BUENOS AIRES — Think you’ve got cash problems? Just be glad you’re not in Argentina.
No one knows the inconveniences of the peso better than Buenos Aires’s convenience store owners. Walter Teich and his wife opened one right in the center of town three years ago. He’s seen a lot of coins come and go, but never so few as right now.
“There’s no coins, they don’t exist,” said Teich, standing next to a hand-written sign taped to the cash register telling his customers as much. “And it’s getting worse all the time.”
The coin scarcity has created a strange predicament: Merchants regularly refuse to sell their goods or services if it means they’ll have to give coins back as change. For small transactions, they’d rather lose the revenue than spare the change.
Teich, for example, won’t make a photocopy — and earn his 20 cents — for anyone who doesn’t offer exact change. He simply doesn’t have the coins, even after he and his wife make separate trips to the bank to buy the daily 20-peso coin ration that the government guarantees.
And even the guarantees don’t always work. Many of the banks are as loath to let go of their coins as the small businesses are. A spokesman for the Central Bank of Argentina says that 14 of the largest banks in the country have already been fined 10,000 pesos — about $2,700 each — for failing to change bills into coins. Advertisements can be seen all over the city promoting hotlines for complaints against banks.
The scarcity has prompted everyone to overvalue coins.
Black markets have reportedly cropped up for the resale of coins at more than 7 percent above their face value. And starting in June in Buenos Aires, more than half of the 3,200 members of the Chamber of Chinese Supermarkets (ubiquitous small groceries run by immigrants from China, not markets of Chinese food) will start issuing their own special bonds as change for purchases, worth 10 percent more than the coins they would otherwise give customers. The move is expected to cost the groceries less than the 450 to 600 pesos ($120 to $160) they spend weekly buying coins on the black market, according to chamber estimates.
The cause of the coin scarcity isn’t clear. The Central Bank says it’s supplying enough: a record 524 million new coins in 2008, up 13 percent from 2007. This year will likely bring a new record, and there are supposedly 5 billion Argentine coins currently in circulation — about 125 per person.
Many blame coin hoarders and black-marketeers, several of whom have been caught. But they seem to be effects, rather than causes, of the shortage. Another scapegoat is the city buses, which until now have only accepted coins. The role of buses may soon be seen, once a promised electronic card system takes effect. But history makes it hard to blame the buses too much: The city bus was introduced in Argentina almost a century ago, while the coin problem is new.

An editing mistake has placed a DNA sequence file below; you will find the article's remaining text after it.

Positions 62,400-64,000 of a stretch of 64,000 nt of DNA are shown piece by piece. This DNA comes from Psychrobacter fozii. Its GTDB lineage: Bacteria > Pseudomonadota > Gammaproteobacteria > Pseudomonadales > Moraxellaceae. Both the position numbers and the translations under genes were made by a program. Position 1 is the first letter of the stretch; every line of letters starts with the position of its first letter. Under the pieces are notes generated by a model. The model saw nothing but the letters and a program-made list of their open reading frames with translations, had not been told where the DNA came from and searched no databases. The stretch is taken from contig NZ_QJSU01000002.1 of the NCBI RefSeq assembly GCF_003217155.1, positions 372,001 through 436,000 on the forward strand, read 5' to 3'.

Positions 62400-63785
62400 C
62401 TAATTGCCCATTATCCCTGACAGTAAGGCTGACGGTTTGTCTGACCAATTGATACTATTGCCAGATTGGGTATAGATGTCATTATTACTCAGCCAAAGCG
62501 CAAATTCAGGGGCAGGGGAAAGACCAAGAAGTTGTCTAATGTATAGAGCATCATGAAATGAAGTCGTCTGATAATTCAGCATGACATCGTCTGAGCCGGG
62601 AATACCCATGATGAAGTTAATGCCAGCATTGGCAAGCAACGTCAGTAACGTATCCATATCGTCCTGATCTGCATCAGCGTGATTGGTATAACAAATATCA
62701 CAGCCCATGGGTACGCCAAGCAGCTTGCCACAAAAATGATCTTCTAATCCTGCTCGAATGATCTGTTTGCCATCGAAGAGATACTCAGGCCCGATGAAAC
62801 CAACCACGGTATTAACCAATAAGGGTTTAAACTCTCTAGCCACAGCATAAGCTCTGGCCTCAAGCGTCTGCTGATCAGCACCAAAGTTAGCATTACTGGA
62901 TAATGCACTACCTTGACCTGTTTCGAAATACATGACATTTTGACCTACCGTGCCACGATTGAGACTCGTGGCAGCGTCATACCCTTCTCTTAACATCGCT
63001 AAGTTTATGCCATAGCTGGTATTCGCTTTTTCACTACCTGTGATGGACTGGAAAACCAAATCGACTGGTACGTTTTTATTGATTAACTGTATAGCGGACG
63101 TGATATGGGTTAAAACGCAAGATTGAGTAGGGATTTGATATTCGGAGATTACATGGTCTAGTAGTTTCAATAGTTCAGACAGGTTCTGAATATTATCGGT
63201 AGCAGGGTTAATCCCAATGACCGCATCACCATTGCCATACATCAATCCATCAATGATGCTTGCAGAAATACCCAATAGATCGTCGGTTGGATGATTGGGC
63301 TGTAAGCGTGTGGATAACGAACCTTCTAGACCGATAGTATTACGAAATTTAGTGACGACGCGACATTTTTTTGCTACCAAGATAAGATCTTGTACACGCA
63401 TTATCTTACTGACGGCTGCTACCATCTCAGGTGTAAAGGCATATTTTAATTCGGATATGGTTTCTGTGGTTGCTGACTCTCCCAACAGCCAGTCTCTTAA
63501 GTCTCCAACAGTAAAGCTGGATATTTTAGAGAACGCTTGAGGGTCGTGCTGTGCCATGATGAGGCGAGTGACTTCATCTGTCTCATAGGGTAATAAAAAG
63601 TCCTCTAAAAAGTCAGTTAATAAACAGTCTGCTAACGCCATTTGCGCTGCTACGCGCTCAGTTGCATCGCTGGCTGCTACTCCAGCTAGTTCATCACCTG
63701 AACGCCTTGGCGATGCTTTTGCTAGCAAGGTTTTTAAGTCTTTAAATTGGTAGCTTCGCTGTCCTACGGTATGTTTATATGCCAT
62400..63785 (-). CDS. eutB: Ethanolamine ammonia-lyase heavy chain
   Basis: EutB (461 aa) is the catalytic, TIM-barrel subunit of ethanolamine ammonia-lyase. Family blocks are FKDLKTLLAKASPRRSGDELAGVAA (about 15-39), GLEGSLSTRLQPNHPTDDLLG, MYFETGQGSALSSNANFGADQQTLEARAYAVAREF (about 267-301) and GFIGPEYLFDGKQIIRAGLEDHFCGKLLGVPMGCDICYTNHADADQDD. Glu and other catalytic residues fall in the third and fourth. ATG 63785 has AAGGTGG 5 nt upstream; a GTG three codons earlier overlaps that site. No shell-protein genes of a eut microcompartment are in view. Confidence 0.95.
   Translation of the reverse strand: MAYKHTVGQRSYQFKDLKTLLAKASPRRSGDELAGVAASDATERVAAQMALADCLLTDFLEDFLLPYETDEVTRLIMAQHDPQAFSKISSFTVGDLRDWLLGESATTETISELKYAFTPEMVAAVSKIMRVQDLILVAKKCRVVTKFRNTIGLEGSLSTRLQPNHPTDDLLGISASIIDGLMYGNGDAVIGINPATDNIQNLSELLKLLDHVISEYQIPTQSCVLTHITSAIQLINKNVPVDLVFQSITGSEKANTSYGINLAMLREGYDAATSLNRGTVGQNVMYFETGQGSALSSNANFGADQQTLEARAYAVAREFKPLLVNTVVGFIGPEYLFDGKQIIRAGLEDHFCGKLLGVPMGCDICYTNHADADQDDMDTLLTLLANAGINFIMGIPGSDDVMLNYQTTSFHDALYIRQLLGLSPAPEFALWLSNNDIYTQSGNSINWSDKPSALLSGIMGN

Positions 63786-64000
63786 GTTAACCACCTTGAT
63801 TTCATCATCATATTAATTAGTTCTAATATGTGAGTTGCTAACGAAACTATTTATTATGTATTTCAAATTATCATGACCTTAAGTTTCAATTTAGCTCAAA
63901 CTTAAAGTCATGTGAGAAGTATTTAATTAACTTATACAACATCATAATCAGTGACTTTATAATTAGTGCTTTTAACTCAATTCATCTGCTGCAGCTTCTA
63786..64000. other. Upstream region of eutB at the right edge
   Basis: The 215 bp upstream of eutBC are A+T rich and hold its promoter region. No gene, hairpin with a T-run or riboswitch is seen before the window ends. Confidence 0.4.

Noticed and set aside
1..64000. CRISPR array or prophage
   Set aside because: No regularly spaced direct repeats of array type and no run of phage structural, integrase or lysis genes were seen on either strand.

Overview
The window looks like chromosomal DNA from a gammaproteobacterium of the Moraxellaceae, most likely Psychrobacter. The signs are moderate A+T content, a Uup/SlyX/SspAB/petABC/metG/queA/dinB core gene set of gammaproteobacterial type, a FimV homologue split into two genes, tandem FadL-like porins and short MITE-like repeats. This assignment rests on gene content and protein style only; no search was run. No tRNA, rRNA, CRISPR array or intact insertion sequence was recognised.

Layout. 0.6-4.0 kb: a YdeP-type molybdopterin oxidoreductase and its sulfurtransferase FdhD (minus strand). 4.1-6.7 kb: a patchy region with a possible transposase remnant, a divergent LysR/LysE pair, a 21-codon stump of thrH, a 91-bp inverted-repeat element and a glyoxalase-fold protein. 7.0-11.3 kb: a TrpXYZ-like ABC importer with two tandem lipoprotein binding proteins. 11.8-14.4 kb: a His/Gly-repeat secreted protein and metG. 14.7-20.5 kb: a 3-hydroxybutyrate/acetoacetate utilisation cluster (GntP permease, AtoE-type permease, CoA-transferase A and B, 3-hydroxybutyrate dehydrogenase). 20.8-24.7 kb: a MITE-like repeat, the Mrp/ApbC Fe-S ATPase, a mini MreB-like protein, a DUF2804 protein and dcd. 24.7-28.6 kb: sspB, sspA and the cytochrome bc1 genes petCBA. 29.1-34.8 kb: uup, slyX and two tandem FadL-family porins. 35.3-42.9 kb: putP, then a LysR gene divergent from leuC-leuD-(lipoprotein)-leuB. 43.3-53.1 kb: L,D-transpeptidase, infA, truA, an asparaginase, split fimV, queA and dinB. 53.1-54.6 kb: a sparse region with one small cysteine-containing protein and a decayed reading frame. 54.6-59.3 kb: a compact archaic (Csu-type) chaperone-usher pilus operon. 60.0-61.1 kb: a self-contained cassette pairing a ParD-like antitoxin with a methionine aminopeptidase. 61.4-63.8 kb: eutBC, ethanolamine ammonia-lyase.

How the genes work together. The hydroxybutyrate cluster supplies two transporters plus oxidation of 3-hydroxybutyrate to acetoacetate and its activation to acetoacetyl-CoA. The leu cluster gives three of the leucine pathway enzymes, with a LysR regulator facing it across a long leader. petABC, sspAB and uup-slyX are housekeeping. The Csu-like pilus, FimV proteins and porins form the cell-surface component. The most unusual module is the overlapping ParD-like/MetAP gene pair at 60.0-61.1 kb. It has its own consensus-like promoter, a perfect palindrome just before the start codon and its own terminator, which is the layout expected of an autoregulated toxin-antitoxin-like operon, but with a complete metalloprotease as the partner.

The shortage might have been precipitated by the rise in commodity prices in the last few years, said Dardo Ferrer, chief economist at the Market Foundation. There have been reports of people inside Argentina and across its borders melting coins for their metal, which became worth more than coins's face value when the price of raw materials rose.
But even high-rollers who manage to avoid small change face another perennial problem: counterfeit bills. Argentina’s economy is, in Ferrer’s words, a “propitious climate” for banknote forgery. Compared to most of its neighbors, Argentina has enough money going around to support this moderately high-tech crime, but not enough to combat it with all the security measures that richer countries have.
The omnipresence of counterfeit bills here is almost as apparent as the absence of coins. The same small business owners that refuse to give change scrutinize all bills over 20 pesos, rubbing them and tilting them and holding them up to the light, sometimes even under an ultra-violet lamp. New arrivals at the international airport receive leaflets about how to spot fake banknotes.
“Everyone I'd spoken to about Buenos Aires added an aside about keeping an eye out for bogus notes,” said U.S. citizen Season Butler on a visit to Buenos Aires from her home in London. But she never thought to check what she got from an ATM at a large bank in a posh section of town. She only discovered later that she had gotten not one but two false bills from the machine, leaving her stuck with 150 non-pesos — about 40 non-dollars — and no recourse.
“Generally, counterfeit money circulates through institutional routes,” Ferrer said . “There are very weak controls in the banks. Counterfeit notes are practically permitted.”
Which leaves peso users between a rock and a hard place — or, more concretely, between fake paper and no metal at all.
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